“Looks like I have no choice but to act as a soldier who knows no fear.”
Browsing the net for more anime with Soichiro Hoshi voicing in it (known for When They Cry‘s Keiichi Maebara and Heaven’s Lost Property’s Sakurai Tomoki), I came across Bokurano: Ours. Its first impression to me wasn’t all that appealing- it simply gave that “mecha anime from 2007 with children piloting it to save the world” feel. But after learning that Chiaki Ishikawa performed both the OP and ED themes, I knew I had to give it a try. And I’m glad I did. This anime was sort of a different experience for me- worth it, although be it quite depressing and disheartening.
Disclaimer: “This is not a classic mecha series with epic space battles and the like. Instead, each child who comes to pilot the mecha known as Zearth faces not only the struggle to save the world, but also a struggle of their own. What do they fight for? Some fight for their loved ones. Others fight for themselves. A few see it as their duty. Some don’t know why and struggle to find a reason to look death in the face for the sake of complete strangers.” -Aeterna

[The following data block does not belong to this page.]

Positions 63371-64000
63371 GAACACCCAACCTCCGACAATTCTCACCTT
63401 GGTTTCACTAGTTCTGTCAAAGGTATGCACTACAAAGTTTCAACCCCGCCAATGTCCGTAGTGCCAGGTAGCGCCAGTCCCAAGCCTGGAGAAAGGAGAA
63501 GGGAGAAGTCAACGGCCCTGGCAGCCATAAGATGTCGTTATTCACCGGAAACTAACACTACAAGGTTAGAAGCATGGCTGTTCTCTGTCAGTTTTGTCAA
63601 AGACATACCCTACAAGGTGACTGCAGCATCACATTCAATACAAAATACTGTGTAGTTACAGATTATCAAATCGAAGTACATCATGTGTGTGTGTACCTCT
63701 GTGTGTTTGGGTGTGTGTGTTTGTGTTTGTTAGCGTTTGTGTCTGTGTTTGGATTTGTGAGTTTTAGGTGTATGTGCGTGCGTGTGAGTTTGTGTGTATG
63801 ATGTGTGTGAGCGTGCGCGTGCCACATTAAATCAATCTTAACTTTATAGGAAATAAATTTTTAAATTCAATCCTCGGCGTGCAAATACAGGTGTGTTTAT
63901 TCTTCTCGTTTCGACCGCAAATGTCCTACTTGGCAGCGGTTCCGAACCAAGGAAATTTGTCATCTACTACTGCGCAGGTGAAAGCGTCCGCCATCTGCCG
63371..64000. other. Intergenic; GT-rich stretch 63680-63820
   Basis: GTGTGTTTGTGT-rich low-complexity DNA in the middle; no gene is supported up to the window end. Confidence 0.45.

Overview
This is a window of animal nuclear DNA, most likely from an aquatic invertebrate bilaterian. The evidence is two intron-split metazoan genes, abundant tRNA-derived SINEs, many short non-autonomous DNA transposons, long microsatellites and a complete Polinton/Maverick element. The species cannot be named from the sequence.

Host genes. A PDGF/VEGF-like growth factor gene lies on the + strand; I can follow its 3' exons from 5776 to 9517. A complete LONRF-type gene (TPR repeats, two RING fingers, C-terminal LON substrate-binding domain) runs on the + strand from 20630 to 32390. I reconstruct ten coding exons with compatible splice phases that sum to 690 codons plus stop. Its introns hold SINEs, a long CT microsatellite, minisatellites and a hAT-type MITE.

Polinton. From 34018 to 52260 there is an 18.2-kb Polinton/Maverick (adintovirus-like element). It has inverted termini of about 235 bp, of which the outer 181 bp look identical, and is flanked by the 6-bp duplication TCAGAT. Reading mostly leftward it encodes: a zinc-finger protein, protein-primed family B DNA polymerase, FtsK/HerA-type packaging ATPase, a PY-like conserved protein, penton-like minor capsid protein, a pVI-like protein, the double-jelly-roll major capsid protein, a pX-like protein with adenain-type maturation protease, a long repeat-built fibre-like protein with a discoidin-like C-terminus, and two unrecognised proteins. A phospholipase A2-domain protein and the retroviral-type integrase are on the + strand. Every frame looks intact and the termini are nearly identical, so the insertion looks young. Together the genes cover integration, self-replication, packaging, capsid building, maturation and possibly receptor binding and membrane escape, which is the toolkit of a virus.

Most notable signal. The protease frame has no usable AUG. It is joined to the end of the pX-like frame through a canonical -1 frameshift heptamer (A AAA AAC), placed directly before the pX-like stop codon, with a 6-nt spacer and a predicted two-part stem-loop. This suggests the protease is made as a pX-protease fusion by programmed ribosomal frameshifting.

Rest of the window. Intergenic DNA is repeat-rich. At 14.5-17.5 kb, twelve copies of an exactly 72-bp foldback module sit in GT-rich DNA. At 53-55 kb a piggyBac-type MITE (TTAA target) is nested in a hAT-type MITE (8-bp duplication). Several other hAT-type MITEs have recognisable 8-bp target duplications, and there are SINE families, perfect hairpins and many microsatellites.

Plot: Wasting no time at all, we are immediately presented with 15 characters: 8 boys and 7 girls currently on their summer camp where they pretty much all met. They went on a stroll at the beach because their sensei told them to so they could all get along better.
15 is definitely a handful, but worry not. Each of them will be given detailed focus in the series’ 24 episodes. And of course, there’s a reason why they’re so many: (episode 2 spoiler!) they’ll die one by one as the story progresses.
To summarize all the characters, they would be: the energetic Takashi Waku, sadistic Masaru Kodaka, self-centered Isao Kako, family-oriented Daiichi Yamura, honest and hard-working Mako Nakarai, beautiful Chizuru Honda, kind and insightful Kunihiko Moji, son of military otaku Maki Ano, always bullied Yosuke Kirie, reclusive Takami Komoda, newscaster’s daughter Aiko Tokosumi, researcher’s son Kanji Yoshikawa, short-fused Jun Ushiro, his younger sister Kana Ushiro whom he usually hurts, and the adventurous Yoko Machi.
Let’s start with the cliche part of the story happening in the first two episodes: